Some historical forms of drama — like Greek tragedy — feature a chorus. This group of nameless individuals serves as the voice of the "common man," singing, narrating for the audience, commenting on the protagonists' struggles or warning of events to come.
Typically, it is the individual characters in such a drama whose lives are the primary focus of the performance; they advance the storyline, make manifest the conflict and display either the tragic character flaws that will doom them to destruction, or the heroism that will enable them to vanquish their foes. The chorus, unified in voice, is merely a backdrop.
But in today's fraught political theatre, it is the chorus itself that is fractured and fractious, its members fighting bitterly amongst themselves, drawing the audience's attention away from the main acts (and leaving the principal actors somewhat befuddled).
The chorus in American politics today is broken into two warring factions. On the left, we have the Shut You Up chorus: self-appointed arbiters of equity, determined to silence and shame all those who disagree with them. On the right, we have the increasingly belligerent Shock You chorus: self-professed liberty-loving individualists who have morphed from the meek "silent majority" to confrontational gadflies almost overnight. The Shut You Up chorus sees no irony in using fascist tactics to protest fascism, in curbing speech to promote "liberty," in celebrating oppressive cultures despite purporting to care about the rights of woman. The Shock You chorus has decided it will beat the left at its own game, even if it means compromising deeply held principles to prove a point.
We've seen this play, and it doesn't end well.
The battles in which President Donald Trump and self-promoting shocktivist Milo Yiannopolous presently find themselves can be seen as a part of the new retaliatory exchanges between the chorus of the perennially outraged left, and those on the right who are sick to death of being shamed and silenced.
Kevin Williamson wrote a superb piece earlier this week, which opened with dire warnings that certainly sounded like those leveled at Donald Trump; three paragraphs in, Williamson revealed that the statements had been made about Mitt Romney in 2012.
The point, of course, was that the crazed accusations emanating from the left about Romney were false and overblown. (Oh, how they must miss him now.)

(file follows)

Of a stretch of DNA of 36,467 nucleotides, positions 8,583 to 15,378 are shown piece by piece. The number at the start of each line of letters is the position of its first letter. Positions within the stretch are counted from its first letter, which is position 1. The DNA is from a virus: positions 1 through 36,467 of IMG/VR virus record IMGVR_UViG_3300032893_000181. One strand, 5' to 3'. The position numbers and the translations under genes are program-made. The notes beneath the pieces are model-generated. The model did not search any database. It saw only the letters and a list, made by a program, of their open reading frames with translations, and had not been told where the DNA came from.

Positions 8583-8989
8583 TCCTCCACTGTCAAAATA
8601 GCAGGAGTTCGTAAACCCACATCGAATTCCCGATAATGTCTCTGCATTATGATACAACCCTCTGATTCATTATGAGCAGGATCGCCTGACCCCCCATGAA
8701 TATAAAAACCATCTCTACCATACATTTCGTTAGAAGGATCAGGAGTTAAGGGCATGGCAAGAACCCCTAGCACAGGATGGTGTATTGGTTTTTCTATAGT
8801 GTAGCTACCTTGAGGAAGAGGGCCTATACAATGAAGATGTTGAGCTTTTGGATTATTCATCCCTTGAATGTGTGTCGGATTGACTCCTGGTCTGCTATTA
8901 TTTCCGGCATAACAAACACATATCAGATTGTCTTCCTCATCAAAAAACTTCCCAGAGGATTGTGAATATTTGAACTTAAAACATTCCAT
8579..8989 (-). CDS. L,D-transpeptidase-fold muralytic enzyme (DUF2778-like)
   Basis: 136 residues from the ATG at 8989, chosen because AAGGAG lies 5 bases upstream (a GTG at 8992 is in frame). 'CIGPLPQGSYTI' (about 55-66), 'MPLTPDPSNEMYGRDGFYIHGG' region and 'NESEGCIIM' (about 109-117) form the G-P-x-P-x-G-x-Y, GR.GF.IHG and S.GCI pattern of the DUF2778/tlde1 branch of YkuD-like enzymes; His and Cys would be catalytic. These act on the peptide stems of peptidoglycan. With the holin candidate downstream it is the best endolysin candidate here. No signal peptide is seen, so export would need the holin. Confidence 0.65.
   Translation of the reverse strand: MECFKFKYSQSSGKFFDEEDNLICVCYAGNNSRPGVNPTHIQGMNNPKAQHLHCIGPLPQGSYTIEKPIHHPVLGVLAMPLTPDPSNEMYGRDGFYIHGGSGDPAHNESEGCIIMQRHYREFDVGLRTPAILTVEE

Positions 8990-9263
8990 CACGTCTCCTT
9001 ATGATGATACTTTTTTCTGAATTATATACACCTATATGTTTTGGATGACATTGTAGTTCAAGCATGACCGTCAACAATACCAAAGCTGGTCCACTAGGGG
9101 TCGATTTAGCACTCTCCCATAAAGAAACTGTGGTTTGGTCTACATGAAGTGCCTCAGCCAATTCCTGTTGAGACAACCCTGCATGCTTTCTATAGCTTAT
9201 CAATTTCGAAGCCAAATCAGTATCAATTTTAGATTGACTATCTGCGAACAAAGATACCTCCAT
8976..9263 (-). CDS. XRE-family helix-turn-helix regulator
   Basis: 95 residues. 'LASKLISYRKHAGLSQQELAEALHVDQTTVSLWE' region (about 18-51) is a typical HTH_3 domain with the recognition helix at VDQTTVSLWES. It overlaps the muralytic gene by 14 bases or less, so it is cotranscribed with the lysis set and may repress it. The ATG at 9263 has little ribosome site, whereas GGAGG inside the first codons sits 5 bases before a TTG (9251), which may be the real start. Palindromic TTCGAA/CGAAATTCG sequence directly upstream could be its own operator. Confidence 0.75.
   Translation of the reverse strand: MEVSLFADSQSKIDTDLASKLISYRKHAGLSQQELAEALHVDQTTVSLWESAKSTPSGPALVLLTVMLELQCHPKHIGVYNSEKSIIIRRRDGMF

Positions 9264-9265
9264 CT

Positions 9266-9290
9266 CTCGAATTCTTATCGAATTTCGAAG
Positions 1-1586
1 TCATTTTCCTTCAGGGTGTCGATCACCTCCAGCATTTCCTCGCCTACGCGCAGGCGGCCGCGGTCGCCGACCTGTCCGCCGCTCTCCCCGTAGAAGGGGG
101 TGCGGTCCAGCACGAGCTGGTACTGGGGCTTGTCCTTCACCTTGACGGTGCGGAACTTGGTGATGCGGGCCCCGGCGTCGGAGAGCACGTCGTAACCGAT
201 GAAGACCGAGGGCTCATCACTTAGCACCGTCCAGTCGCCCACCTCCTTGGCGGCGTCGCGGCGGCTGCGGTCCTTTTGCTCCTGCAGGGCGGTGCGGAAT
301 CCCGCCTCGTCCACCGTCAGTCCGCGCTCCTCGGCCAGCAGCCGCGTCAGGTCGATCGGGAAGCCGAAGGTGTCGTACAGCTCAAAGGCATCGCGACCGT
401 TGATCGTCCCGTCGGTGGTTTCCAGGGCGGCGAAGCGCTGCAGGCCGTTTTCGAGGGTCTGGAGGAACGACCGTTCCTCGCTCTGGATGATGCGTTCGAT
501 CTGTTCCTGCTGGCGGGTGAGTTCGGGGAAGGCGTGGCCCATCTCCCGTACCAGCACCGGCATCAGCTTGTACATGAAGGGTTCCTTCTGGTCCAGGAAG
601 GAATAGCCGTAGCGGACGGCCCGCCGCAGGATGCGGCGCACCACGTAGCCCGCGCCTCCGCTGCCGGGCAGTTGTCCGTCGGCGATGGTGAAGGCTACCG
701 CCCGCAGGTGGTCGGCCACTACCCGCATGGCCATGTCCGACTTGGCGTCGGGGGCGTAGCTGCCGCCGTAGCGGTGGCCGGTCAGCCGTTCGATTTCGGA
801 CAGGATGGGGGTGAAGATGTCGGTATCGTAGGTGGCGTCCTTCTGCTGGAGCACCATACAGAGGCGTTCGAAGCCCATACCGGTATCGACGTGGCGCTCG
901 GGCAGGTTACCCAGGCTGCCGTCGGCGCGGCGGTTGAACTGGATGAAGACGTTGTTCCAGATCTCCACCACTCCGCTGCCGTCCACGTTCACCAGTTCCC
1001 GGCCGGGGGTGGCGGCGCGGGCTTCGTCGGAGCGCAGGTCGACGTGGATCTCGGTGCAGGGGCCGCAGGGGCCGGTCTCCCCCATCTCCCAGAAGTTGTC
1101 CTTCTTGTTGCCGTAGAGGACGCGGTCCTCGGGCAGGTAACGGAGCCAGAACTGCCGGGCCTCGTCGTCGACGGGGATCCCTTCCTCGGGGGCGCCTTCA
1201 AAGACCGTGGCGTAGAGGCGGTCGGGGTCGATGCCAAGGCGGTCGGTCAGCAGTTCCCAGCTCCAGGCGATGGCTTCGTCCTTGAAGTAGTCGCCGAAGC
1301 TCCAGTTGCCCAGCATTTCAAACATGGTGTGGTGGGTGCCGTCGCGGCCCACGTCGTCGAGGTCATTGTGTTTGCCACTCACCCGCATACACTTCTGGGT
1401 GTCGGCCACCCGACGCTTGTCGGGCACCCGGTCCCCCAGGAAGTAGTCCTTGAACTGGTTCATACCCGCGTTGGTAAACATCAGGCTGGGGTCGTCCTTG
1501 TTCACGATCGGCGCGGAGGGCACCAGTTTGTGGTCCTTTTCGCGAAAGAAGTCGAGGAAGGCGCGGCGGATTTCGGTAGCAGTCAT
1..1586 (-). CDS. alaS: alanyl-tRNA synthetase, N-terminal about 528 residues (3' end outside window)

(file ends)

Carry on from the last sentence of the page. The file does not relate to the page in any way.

Republican voters, fed up with decades of the left's "smear-and-fear" campaigns, rejected a dozen perfectly solid presidential candidates in the 2016 campaign in favor of arguably the least-qualified person running — and then elected him, smacking the left upside the head with a proverbial two-by-four.
The left promptly went into tantrum mode, complete with hysterical Hollywood jeremiads, marches, riots and protests to shut down conservative and other unpopular speakers.
President Trump cannot go a day without drawing the ire of some part of the Shut You Up chorus: Hollywood, academia, the federal judiciary, immigration activists, representatives of foreign countries or the media. He has spent much of his first few weeks in office swatting away onslaughts, like fighting a swarm of angry bees.
Milo Yiannopoulos has become a victim of his own outrageous statements, using what he calls "black humor" to speak about his experience as a victim of a homosexual pedophile, and offering blithe — and troubling — observations about the proper age of consent for sexual activity between teenage boys and older men. In the span of 24 hours, Milo resigned from Breitbart News, lost his $250,000 book deal with Simon and Schuster, and his invitation to be a speaker at CPAC was rescinded.
It's worth asking: Why was he invited to speak at CPAC in the first place?
The answer can be found in the Shock You chorus. What better way to stick it to the anti-speech left than to invite the most unapologetically confrontational speaker out there?
Foolish. At some point, outrageous and offensive is just outrageous and offensive.
Personalities as strong as Donald Trump and Milo Yiannopoulos likely see themselves as captains of their own destiny. But from the perspective of distance, they look more like gladiators, selected and thrust forward to fight for the faction of the chorus that chose them, thus invoking the ire of the opposing faction that seeks to destroy them. As such, they are more pawns than principals, more sacrificial victims than battle-hardened warriors.
This new form of political theatre threatens not only the main actors, but also the chorus itself. And, one begins to fear, the audience.
I'm reminded of that (somewhat apocryphal) account of the Battle of Bull Run in the earliest days of the Civil War. According to the legend, curious observers brought picnic baskets to watch what they thought would be a brief battle to end a silly rebellion. But when cannonballs started flying, the reality was grotesque and inescapable. The "audience" (along with the routed Union army) fled, horrified and fearing for their lives.
Today, thoughtful and reasoned political dialogue is fast being replaced by abbreviated tweets, vulgar slogans, screeched accusations, inflammatory speeches and violent protests. We with our picnic baskets watch, many fascinated, some amused, a few of us appalled and genuinely concerned.
But when politics becomes performance art, it not only ceases to be effective governance, it ceases to be entertainment. You're not watching a war, ladies and gentlemen, you're being drawn into one.
As a Greek chorus might say, "Beware!"